Healthy snack ideas
Clients, and their support team, may have heard conflicting information about snacking. Some people believe you should eat every few hours, while others believe you should avoid snacks altogether (especially snacks in the evening if you are trying to lose weight). Who’s right?
There aren’t any ‘one-size-fits-all’ rules when it comes to food and eating. Some people prefer to ‘graze’ while others prefer three meals per day. The same person may require snacks on some days and not others, depending on their activity levels.
The key is to introduce snacks based on need and not eat them purely out of habit.
Situations when a snack may be indicated:
- If someone is physically hungry. By physical hunger I’m referring to a bodily sensation that suggests that more food is required – a growling or empty stomach, a headache, etc. This is very different to ‘wanting to eat,’ which is generally the brain or mouth wanting a distraction, craving a particular flavour or texture or looking for something to occupy the time. ‘Wanting to eat’ generally comes on suddenly, focuses on one particular food and has nothing to do with the body’s need for fuel. Distinguishing between physical hunger and ‘wanting to eat’ becomes tricky in clients who have lost their hunger and fullness cues due to a brain injury or spinal cord injury. In these situations, we need to monitor the client’s weight to see if their body requires an increase or decrease to their calorie consumption.
- If someone is trying to gain weight. Gaining weight requires a person to eat more calories. Eating ‘little and often’ is a strategy many find helpful when it comes to increasing food intake, especially if they get full easily or become overwhelmed at the sight of large meals.
- In certain situations, if someone is trying to lose weight. Getting ravenously hungry before a meal is counterproductive and can cause people to crave starchy and sweet foods and eat more than what their body needs at meal times. If this is happening regularly, then ‘investing’ in a snack between meals may help reduce their overall calorie intake.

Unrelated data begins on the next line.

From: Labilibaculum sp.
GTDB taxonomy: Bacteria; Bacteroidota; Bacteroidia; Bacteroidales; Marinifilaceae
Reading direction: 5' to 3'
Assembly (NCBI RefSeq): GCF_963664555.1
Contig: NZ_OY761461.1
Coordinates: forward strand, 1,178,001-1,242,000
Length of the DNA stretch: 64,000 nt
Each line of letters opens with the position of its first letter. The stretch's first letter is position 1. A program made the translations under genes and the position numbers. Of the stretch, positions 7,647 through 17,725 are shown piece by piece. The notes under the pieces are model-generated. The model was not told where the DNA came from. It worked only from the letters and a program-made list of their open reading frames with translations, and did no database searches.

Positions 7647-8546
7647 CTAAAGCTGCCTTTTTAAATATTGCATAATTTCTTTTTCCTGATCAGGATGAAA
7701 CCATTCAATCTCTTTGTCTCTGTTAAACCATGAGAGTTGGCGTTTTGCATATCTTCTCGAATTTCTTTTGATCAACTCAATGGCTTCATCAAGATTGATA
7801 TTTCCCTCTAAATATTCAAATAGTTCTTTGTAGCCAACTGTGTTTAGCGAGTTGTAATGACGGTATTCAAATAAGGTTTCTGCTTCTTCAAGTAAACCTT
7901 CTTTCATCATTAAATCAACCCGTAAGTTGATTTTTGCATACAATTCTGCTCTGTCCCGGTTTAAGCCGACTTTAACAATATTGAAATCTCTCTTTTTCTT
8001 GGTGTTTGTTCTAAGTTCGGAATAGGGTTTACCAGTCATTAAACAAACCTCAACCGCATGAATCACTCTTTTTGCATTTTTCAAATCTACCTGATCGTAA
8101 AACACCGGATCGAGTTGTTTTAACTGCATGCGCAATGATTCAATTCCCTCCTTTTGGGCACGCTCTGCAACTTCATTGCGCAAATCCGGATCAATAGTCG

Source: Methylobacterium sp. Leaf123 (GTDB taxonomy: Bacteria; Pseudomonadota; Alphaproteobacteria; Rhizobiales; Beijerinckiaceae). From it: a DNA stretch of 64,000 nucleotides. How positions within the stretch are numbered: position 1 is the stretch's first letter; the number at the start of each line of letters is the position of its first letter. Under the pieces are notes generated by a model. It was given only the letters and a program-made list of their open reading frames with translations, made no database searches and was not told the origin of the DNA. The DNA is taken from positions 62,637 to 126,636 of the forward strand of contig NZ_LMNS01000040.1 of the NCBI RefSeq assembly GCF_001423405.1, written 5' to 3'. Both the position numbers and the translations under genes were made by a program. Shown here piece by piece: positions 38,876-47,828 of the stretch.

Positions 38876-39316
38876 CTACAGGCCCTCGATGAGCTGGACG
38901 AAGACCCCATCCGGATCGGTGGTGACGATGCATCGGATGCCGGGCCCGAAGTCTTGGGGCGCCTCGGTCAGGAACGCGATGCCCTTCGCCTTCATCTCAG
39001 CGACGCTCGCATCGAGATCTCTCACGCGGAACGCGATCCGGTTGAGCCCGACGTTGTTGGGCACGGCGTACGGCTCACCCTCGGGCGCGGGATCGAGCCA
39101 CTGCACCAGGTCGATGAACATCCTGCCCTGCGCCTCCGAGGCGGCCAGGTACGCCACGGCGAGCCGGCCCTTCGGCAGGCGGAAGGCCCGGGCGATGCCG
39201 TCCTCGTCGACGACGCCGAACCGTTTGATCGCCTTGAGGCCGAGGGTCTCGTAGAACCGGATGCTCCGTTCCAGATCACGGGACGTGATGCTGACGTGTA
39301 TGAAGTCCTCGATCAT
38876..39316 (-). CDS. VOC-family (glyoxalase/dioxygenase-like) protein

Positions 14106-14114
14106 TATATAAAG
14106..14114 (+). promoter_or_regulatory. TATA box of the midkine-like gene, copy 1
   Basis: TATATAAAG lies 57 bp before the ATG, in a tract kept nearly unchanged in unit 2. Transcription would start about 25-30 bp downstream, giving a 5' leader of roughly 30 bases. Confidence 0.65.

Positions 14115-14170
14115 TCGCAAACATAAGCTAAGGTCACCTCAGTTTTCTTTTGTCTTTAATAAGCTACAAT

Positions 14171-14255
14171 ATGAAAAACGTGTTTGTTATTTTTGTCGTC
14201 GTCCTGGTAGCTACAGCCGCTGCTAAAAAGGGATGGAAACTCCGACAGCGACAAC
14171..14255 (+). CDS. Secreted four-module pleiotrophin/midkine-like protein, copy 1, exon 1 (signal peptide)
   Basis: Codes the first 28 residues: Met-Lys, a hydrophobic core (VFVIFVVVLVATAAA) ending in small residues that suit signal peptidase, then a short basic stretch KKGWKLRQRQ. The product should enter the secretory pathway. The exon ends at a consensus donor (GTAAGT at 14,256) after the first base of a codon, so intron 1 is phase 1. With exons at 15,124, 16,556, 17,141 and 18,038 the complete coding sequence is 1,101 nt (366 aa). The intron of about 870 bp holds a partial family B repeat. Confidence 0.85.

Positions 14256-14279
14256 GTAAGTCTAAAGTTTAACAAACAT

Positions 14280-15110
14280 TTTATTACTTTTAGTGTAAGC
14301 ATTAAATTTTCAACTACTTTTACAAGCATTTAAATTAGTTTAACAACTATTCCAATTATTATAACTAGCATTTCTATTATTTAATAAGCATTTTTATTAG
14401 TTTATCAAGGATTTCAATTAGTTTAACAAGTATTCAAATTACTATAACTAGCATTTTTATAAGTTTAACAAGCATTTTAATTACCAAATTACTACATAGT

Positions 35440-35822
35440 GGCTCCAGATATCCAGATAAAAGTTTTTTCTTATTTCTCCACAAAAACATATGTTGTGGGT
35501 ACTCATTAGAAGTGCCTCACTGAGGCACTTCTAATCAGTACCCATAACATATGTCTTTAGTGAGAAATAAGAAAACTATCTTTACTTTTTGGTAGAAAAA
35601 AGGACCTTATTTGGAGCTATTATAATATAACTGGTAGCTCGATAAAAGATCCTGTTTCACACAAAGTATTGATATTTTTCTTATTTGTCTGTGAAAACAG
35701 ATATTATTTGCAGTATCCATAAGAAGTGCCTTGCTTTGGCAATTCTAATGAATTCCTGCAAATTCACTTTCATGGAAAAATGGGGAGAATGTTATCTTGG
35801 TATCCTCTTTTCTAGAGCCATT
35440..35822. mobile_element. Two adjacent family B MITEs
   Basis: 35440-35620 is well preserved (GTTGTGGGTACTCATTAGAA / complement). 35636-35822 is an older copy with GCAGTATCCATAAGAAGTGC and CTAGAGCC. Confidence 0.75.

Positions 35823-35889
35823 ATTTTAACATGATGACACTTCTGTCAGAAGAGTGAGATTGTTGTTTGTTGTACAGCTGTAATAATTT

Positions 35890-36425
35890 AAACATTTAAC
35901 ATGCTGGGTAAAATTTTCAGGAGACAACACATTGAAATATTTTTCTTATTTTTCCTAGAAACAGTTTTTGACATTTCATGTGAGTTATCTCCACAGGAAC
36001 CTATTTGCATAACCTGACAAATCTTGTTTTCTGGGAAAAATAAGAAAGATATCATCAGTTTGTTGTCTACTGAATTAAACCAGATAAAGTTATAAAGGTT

Top 11 healthy snack ideas:
A healthy snack is defined as something which belongs to at least 1-2 of the food groups (eg. vegetables and fruit, starchy carbohydrates, dairy and alternatives or meat and other proteins). Where most people go off track is eating snacks when their body isn’t physically hungry and/or regularly choosing snacks which offer very little nutritional value, such as chocolate, crisps, biscuits or fizzy drinks. Since most people’s eating habits tend to be low in vegetables, fruit, dairy products and protein-rich foods, these are the best go-to options when it comes to snack time. A source of protein can also help keep someone full for longer.
- Hummus – this versatile snack food is great when paired with raw vegetables, wholegrain/seeded crackers, falafel balls or whole wheat pita bread. Individual snack pots of hummus can help with portion control if required.
- Hard boiled eggs with spinach, cherry tomatoes or other vegetables.
- High protein (low sugar) yogurt (such as Skyr, Arla or Greek yogurt) and berries or other fruit.
- Homemade smoothie (made with yogurt and milk to keep the body full for longer).
- Protein balls (made with dates, nuts and containing at least 5 grams of protein), protein bars or homemade granola bars with nuts and peanut butter.
- Fruit alone or paired with a high protein, low sugar yogurt or accompanied by about 15 nuts (or a Whitworth’s nut ‘shot’). Apple slices dipped in smooth peanut butter is also nice.
- Milk or milky drinks such as low sugar Horlicks, Ovaltine or hot chocolate.
- Oats – hot or cold. Oats are nourishing at any time of day and are not just for breakfast. A sachet of microwavable porridge, some bircher’s yogurt and/or overnight oats can be enjoyed at any time of day. Keep portions to a maximum of 30 grams of dry oats if trying to lose weight.
- Pure fruit or vegetable juices (or mix pure orange juice with fizzy water for a refreshing snack). Keep portions to around 200mL or no more than the equivalent of two pieces of fruit, unless someone is trying to gain weight.
- Seeded or Ryvita crackers or oatcakes topped with hummus, low fat cheese, low fat cottage cheese, flavoured tuna or peanut butter. Keep portions to around 1-3 crackers or oatcakes (or buy them in individual portion packs) to prevent overeating.
- Flavoured, roasted chickpeas. These are a great alternative to crisps and offer a lot more protein and fibre.
What about people with diabetes?
People with diabetes generally need to limit the amount of carbohydrate between meals unless they are taking insulin at that time. Low carbohydrate snack options include: high protein yogurt, hard boiled eggs, one piece of fruit dipped in peanut butter, hummus & vegetables or 1-2 Ryvita crackers or oat cakes topped with cottage cheese or flavoured tuna.
What about people on a texture-modified diet?
For clients who need a soft or pureed diet, the best options are generally nourishing fluids which can be thickened as required – such as milky drinks, smoothies, yogurt, pureed fruit, fruit or vegetable juices, banana ‘ice cream,‘ custard and/or homemade soup.
Snacks can be a quick, easy, nutritious and delicious part of a healthy eating plan. The key is to think a bit creatively about what you choose and to be conscious of why you are eating them.
If you liked this article, you may also be interested in our other article on Top 10 Healthier Convenience Foods.
For more information or to refer a client for a dietetic assessment, please contact us at firstname.lastname@example.org or 07787 603863.
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